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Jocelyn Paine

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An Arc Through AI Space

April 26, 2009

Here are some quotes that reflect the past — and perhaps the future — of AI. I first put them on the Web for the old AI Expert Newsletter: they're revised here, mostly to correct dead links.

Many smart people have been thinking about the AI problem for a long time. There have been many ideas that have been pursued by sophisticated research teams which turned out to be dead ends. This includes all of the obvious ideas. Most grand solutions proposed have been seen before (about 70% seem to be recapitulations of Minsky proposals).
From an answer to the claim "I have the idea for an AI Project that will solve all of AI..." in part 1/6 of the FAQ by Mark Kantrowitz, Amit Dubey and Ric Crabbe, 1992-2004.


There has been a long-standing opposition within AI between "neats" and "scruffies" (I think the terms were first invented in the late 70s by Roger Schank and/or Bob Abelson at Yale University). The neats regard it as a disgrace that many AI programs are complex, ill-structured, and so hard to understand that it is not possible to explain or predict their behaviour, let alone prove that they do what they are intended to do. John McCarthy in a televised debate in 1972 once complained about the "Look Ma no hands!" approach.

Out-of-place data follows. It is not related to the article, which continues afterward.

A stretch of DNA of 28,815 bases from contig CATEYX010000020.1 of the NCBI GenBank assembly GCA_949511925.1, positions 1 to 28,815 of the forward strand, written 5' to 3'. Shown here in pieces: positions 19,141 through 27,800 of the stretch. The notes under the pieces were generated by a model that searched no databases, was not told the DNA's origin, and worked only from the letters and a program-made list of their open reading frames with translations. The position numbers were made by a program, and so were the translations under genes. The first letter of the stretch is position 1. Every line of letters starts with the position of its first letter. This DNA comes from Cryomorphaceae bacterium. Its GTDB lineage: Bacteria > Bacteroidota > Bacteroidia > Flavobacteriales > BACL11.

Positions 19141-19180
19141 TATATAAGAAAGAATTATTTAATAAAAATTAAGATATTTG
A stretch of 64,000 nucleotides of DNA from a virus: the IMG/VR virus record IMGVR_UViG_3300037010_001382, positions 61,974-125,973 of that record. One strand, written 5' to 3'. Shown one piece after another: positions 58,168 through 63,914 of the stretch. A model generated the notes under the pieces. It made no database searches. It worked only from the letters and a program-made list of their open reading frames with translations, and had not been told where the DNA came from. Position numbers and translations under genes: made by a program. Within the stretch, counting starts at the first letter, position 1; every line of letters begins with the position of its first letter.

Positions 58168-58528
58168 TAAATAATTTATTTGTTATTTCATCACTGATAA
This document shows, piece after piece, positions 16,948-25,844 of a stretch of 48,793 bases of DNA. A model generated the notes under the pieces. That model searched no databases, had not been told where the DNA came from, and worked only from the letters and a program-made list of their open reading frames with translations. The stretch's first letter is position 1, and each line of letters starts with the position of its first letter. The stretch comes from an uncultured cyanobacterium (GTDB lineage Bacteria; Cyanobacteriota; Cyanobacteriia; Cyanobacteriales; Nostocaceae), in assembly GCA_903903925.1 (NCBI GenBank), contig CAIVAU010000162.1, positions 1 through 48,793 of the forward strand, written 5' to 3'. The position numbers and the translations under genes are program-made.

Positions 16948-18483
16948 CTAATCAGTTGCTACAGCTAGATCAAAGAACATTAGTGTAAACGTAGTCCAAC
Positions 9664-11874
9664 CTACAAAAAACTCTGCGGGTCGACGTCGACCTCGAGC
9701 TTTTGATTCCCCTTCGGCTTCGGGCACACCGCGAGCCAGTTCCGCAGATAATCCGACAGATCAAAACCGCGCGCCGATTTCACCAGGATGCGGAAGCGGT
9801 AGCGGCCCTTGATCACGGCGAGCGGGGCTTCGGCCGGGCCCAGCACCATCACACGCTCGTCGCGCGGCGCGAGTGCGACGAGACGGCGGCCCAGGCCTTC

I.e. the neat/scruffy distinction may be much older than the labels.

E.g. during most of the 1970s there was an evident and conscious difference of approach (neat vs scruffy) between most of the work done at two of the leading AI labs: people at Stanford University (and SRI?) (inspired by McCarthy and Nilsson, among others?) tended to make a lot of use of logic, theorem provers and general purpose methods (e.g. logic-based planners), whereas work on AI at MIT (led by Minsky and Papert in those days) tended to be characterised by the notion that clean and general methods of representation and general-purpose algorithms could not work, so that a lot of domain-specific knowledge and know-how and representational apparatus was required.

Aaron Sloman in article 35861 of the newsgroup, replying to a question about neats versus scruffies, 29 January 1996.